These words haunt me, and I find myself saying them in relation to the girls I work with… One girl had a crisis and it triggered a few of the other girls. At first I agreed with the staff that said she was doing it for the attention, but I hesitate to keep agreeing. Having been in a congregate care situation myself, I know that even the littlest thing that hits home can spark a tidal wave of emotions that wash over and bring to the surface so much other shit. So no, I don’t agree anymore that she cried because she wanted attention. I was not the one to talk to her, so I do not yet know what it was about, but it was not about attention. Some of the other girls pestering staff, yes, that was for attention. But not the girl that cried. Something stirred in her. They are not here just for shits and giggles. They are here because they are forced to be; because something has gone horribly awry in their lives and it is no longer safe to be at home with their families.
Why is it that we jump to the conclusion that everything is done for attention? Is it so unfathomable to think that something can just be that wrong? How is it still acceptable to think, by any professional, that our drastic actions are always to get someone to notice. We are supposed to work from a trauma-informed foundation – one that ascribes all behaviors to a very real contributing factor… How is it then that we can get away with saying the girls are negative attention seeking when they act out, and attribute it only to that. Is it not more in line with our theories that these actions are in response to a stimuli or trigger? Triggers are just that: they bring up a reaction that is primal. It’s for survival, especially with trauma survivors. Whether we think them manipulative or not, they are trying to get what they need. We are trying to get what we need. We act on instinct to alleviate some immeasurable hurt. I know why she ran. I know the anxiety she faces; the actions she is forced to take. I can’t say I would do it much differently in terms of doing something I know will ultimately make things worse, but they alleviate shit for the moment. In that instant, that is all that matters. While I know for myself, in this state of rational thought, I could talk myself out of something stupid. But what if I were suddenly faced with what I saw as a terrible future? I can’t guarantee I would make a rational choice. Yes, I am miles from last year, but if the same triggers came up, with the same intensity and desperation, I cannot be 100% sure I could handle it with more poise then last year…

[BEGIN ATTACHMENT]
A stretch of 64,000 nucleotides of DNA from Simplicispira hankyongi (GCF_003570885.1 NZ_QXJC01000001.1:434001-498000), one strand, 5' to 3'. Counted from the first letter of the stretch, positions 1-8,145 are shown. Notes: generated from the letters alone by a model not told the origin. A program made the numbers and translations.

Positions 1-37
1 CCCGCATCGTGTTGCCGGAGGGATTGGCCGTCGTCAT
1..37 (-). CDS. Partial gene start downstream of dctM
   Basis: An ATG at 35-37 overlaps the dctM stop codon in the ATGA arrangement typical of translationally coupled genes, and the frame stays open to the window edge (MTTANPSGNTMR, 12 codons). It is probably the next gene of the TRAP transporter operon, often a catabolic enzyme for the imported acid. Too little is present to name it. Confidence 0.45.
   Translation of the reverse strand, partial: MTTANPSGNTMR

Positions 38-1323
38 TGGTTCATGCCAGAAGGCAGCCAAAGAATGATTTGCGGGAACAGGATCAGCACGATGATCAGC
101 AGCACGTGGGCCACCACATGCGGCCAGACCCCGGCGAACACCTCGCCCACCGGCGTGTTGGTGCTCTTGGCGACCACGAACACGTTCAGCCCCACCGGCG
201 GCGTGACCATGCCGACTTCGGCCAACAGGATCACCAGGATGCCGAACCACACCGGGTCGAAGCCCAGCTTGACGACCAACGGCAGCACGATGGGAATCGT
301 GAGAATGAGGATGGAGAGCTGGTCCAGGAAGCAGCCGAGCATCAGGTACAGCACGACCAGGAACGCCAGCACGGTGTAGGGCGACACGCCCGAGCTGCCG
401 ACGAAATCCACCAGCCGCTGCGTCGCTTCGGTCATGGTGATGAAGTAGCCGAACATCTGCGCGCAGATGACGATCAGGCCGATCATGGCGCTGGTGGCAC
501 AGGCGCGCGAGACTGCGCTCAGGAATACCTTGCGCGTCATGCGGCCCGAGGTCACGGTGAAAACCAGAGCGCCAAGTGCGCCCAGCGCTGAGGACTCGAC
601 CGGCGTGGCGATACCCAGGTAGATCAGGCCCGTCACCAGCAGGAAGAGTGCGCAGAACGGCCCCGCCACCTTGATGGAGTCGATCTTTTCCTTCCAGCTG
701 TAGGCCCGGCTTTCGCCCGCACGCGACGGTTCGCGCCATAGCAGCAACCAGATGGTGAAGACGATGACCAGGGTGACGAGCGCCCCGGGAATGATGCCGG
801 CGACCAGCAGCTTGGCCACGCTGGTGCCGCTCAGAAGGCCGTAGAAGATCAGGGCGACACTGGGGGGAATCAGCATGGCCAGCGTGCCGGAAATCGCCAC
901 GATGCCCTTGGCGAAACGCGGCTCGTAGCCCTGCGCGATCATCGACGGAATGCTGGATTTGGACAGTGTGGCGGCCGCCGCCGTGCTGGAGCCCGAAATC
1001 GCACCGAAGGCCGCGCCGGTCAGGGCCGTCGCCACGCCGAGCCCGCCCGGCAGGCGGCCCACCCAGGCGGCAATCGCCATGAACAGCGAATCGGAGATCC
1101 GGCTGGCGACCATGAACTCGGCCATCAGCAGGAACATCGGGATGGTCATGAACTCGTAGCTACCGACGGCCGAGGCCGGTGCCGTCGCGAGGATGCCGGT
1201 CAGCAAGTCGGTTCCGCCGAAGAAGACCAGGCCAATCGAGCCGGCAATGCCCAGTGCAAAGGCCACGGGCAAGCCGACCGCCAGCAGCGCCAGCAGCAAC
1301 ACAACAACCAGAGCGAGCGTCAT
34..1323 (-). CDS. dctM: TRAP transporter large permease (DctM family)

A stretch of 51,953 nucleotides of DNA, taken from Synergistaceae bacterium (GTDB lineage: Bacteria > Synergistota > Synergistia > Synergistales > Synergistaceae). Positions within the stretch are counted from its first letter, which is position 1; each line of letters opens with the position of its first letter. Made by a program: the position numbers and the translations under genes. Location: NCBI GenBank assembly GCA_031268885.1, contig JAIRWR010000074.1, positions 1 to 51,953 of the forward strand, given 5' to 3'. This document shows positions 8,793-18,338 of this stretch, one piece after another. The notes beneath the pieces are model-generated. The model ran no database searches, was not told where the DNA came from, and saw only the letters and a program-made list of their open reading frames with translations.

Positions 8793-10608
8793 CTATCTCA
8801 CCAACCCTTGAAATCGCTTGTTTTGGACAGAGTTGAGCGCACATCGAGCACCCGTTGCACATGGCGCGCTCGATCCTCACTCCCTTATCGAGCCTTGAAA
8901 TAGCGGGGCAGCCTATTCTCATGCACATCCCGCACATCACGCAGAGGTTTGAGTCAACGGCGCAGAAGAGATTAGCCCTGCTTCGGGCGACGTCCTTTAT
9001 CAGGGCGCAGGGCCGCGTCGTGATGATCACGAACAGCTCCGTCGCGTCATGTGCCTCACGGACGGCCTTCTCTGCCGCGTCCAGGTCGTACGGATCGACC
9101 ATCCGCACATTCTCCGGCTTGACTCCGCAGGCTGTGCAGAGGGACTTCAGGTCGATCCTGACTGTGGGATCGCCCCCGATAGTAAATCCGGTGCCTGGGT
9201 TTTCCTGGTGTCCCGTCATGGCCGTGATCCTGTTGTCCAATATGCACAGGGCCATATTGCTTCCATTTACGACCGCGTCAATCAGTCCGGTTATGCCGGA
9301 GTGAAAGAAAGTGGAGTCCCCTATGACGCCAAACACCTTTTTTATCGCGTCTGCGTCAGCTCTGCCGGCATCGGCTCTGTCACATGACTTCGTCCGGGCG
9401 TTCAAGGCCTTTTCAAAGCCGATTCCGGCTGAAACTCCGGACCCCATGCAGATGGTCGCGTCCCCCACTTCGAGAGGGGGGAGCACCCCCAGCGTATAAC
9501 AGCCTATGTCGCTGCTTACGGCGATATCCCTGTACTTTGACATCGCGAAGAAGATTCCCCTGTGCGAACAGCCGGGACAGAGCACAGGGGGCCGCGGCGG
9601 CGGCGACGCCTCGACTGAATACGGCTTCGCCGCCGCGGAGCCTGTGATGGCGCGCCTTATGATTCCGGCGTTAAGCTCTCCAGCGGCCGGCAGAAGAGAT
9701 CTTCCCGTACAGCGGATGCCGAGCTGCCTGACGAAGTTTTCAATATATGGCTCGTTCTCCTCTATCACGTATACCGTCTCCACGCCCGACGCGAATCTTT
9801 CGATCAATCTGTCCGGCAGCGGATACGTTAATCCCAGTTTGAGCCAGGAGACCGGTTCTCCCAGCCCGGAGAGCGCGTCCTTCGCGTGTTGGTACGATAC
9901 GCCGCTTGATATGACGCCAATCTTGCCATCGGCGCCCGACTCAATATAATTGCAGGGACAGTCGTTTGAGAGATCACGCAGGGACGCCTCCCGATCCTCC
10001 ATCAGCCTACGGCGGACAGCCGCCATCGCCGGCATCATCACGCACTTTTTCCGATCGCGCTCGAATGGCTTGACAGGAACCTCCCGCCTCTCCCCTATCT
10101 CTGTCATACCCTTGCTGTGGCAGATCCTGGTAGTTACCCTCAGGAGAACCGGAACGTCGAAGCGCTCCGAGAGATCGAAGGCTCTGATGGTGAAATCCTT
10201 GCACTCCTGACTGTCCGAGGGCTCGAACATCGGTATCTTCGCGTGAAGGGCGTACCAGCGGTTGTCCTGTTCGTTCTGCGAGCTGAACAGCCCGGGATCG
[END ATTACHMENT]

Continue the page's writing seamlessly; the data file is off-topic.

So again I ask: why do we ascribe it to attention-seeing… Or more accurately, why do we make it such a crime? What is wrong with looking for attention, for care, when we are in distress? The methods may be unhealthy, but we are simply trying to ensure survival… Or an escape from that to which we can’t accurately give voice… It brings me back to thinking about that day last week when I so desperately felt the need to share my trauma in vivid detail… In reality, no words could describe what it was that I went through. I could tell you the events. I could put vague words to the emotions, but nothing could truly describe what it was like… And on many levels I hope no one would ever know that for themselves… But the truth is that it happens to more than just me. It happens. Other things happen. Others know the intense weight of it. But the one thing we all share is the knowledge that words and actions are not enough to fully convey the experience. Pictures and sound cannot fully evoke the level of violation, terror, hopelessness… I can’t even find the right words to describe everything that is impacted. Thought patterns change. Reactions change. Your brain changes. I may not remember every detail in my conscious mind, but it’s there. It’s buried deep down so that I can function on a daily level. I can wake up in the morning and not implode or explode from it.
Another thing I think all trauma survivors have is an ability to dissociate in some way. Be it getting lost in what we do every day, or actual dissociation, we all must leave parts (if not all) of it behind. During the dark times, it’s closer to the surface, but I can’t imagine anyone knowing the full impact of the hurt (whatever it may be) and not dying, literally. I feel that to know the full impact at all times would lead to destruction. I think moving on has an element of disconnect. This is not necessarily a bad thing, but a needed thing. To be able to leave a hurt behind, we have to step back and not sit in whatever it brings up; we have to break from it and move away from it. Other professionals will not accept it as dissociation, because that is seen as a negative, but that is what it is. We disconnect from the full impact and start to heal the wound. We pull out that which caused the hole and encourage ourselves to step away to allow healing to happen. This is a necessity. Call it what you will, but we all do it… When we stop doing it, we start to have problems. When we unlock that closet, we take the risk of being bowled over by the messes we stuffed in there… Packing it away requires distance. Distance requires a disconnect, a dis-association with it. If we don’t dis-associate with it, we are mired in it. My dissociation is different then yours or your neighbors, but it all accomplishes the same thing. Ok, so maybe mine is not packed away as effectively as the next person’s, but it’s away. I can breathe in the mornings. I can sleep at night. If it comes crashing back again, I will deal with it again. But for now, my closet door is closed (remind me to keep the cat away from the door so she doesn’t accidentally open it on me). I have dis-associated from it to be able to live my life. I deal with it from a safe distance and with those who can help me stuff it back away again.